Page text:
After “The Decision,” I guess you can say I had an irrational hatred for Lebron. Superficially, it appeared like I had no real reason to not like the guy. He’s the kind of player I like. He’s unselfish on the basketball court (his passing and court vision are top notch, as I mention in this post). By all accounts, he’s a great person off the court — family man, helps the community, fun to be around. And going to Miami was what he felt was best for him. He did what was in his best interest. He wanted to win a championship quickly, and he wasn’t going to do it with the supporting cast he had in Cleveland — at least not quickly. Plus, ownership wasn’t proving to him that they could build a championship worthy roster. So he had to find that elsewhere.
But much like everyone else, I didn’t like the way he handled his divorce with the Cavs. “The Decision” ESPN special was an abomination. Everyone knows that. Lebron knows that.
However, I guess where I differ from most people (outside of people in Cleveland) is how I felt. I felt like this affected me personally. I felt like Lebron let ME down when he decided to play Robin to Wade’s Batman (cue the #overdramatic hashtag here). I watched Lebron grow up, like all of Ohio. I had all these grandiose ideas of him being better than Bird, better than Magic, better than Kobe…hell, even better than Michael. And even if he didn’t end up better than those four, I wanted him to share what they all had in common: they all won championships playing for the same team their entire careers. They let the organization build around them, and because they were so great, they made the supporting cast even better.
I didn’t like that Lebron felt he had to team up with another superstar (two superstars) in order to win a championship. I was convinced he was great on his own. I was convinced he could do it all on his own because I was such a big Lebron fan. Way bigger than anyone could ever possibly imagine. I was convinced he didn’t need another superstar. Lebron James was great. Only he could win a championship with Mo Williams, Delonte West, and Anderson Varajao. Only him.
I guess you can say I didn’t hate him as much as I was just disappointed in him. The way you sometimes feel disappointed in your child because you know they’re capable of more. You know they have so much potential, and you want to see them reach it.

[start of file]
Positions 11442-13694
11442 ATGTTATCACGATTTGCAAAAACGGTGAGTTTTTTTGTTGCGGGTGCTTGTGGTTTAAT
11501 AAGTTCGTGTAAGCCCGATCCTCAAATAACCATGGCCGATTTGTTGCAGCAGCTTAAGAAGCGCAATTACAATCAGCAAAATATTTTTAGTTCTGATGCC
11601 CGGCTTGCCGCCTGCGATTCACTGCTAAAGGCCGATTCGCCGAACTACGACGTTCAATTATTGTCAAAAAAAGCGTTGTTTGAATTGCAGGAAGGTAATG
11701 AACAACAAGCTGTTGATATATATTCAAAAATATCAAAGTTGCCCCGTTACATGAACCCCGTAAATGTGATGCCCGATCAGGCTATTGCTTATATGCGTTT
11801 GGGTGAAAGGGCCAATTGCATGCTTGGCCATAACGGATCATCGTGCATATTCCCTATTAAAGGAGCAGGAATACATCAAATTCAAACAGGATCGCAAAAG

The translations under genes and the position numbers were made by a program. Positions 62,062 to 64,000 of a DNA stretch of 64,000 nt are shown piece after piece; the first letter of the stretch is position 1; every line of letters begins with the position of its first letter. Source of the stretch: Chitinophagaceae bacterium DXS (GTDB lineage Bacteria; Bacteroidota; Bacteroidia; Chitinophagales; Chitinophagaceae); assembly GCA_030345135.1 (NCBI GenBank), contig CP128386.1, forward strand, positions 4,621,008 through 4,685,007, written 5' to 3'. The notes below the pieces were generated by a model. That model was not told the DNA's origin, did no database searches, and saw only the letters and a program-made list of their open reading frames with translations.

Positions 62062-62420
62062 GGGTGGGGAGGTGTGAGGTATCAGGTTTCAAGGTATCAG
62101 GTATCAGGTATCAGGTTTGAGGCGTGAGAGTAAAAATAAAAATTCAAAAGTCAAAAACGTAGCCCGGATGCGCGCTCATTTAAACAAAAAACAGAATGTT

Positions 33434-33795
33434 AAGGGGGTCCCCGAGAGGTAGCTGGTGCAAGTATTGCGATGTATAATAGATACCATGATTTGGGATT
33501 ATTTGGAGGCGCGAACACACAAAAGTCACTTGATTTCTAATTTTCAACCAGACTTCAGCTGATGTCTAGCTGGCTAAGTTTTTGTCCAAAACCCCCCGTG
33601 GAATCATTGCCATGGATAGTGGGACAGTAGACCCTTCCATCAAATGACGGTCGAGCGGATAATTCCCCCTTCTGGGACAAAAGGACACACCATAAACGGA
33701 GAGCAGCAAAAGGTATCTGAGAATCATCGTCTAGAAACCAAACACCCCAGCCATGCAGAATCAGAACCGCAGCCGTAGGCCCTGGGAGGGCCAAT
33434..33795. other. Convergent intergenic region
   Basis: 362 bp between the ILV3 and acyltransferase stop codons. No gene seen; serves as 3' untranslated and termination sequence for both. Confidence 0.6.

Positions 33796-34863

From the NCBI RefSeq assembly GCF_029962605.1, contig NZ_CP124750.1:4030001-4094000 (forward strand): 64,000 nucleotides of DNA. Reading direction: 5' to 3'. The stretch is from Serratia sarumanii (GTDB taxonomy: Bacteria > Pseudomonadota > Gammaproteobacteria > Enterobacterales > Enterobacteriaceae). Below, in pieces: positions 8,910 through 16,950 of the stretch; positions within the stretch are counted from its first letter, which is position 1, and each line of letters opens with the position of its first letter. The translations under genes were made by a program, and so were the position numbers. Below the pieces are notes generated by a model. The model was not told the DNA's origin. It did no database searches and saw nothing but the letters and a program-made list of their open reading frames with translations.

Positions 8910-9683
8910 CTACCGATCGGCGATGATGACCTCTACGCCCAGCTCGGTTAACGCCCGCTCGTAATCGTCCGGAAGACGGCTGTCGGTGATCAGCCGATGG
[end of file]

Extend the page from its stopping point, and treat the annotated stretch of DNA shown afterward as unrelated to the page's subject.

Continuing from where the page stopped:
I felt he was capable of more than chasing some rings with a stacked roster, and I was disappointed that he was tarnishing his own legacy. As a basketball fan, it bothered me that he felt inadequate, like he couldn’t do it on his own.
But reading his essay made my feelings change. He knows he made a mistake. Not in leaving to go to Miami, but in the way he did it. I respect the hell out of someone who can admit when they’re wrong. But he also has a lot of integrity. He stood by his decision to leave. Zach Lowe, a writer for Grantland, said it perfectly, “James didn’t want to leave Cleveland. He wanted to win, and he correctly concluded that joining Dwyane Wade and Chris Bosh in Miami would give him the best chance to do that.”
Maybe it was my fault for putting so much pressure on him to be great on his own — to be better than His Airness. Maybe it was my fault for thinking he didn’t need help because he does, everyone does. Bird had McHale. Magic had Kareem. Kobe had Shaq. MJ had Scottie. Even superstars need help.
Reading that essay and understanding why he’s returning home made me teary eyed. It was heartfelt, and the most he could possibly do to alleviate the damage caused by what happened 4 years ago.
I watched “The Decision” with a Cleveland fan, and my heart ached for the entire fan base. I became empathetic to the point of absurdity.
I read the essay on my own, and my heart fluttered with absolute joy for the entire city of Cleveland. Not only did you win back Cleveland, Lebron, but you also won a fan back in me.
Welcome back, King James. I’m excited to see the rest of your legacy unfold.